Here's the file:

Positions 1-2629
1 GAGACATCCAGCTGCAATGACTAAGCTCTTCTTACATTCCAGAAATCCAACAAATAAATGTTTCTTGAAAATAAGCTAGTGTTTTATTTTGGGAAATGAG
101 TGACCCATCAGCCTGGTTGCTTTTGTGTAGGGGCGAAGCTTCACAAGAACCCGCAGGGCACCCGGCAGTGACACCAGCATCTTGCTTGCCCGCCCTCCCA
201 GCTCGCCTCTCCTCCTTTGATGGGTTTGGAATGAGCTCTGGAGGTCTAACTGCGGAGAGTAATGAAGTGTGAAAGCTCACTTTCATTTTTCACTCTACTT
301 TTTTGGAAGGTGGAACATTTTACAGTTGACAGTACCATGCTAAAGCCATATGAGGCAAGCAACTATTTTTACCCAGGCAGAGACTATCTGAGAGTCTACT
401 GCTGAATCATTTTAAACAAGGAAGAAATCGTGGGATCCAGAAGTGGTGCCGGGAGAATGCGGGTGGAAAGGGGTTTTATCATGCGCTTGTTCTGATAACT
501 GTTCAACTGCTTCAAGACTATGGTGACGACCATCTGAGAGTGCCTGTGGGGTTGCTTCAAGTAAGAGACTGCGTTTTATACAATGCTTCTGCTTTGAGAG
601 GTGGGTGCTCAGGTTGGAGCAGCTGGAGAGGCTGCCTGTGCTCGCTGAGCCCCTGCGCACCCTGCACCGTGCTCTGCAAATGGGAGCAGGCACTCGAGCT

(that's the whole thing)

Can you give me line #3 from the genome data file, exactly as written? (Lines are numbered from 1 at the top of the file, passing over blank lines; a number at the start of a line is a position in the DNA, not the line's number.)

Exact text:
101 TGACCCATCAGCCTGGTTGCTTTTGTGTAGGGGCGAAGCTTCACAAGAACCCGCAGGGCACCCGGCAGTGACACCAGCATCTTGCTTGCCCGCCCTCCCA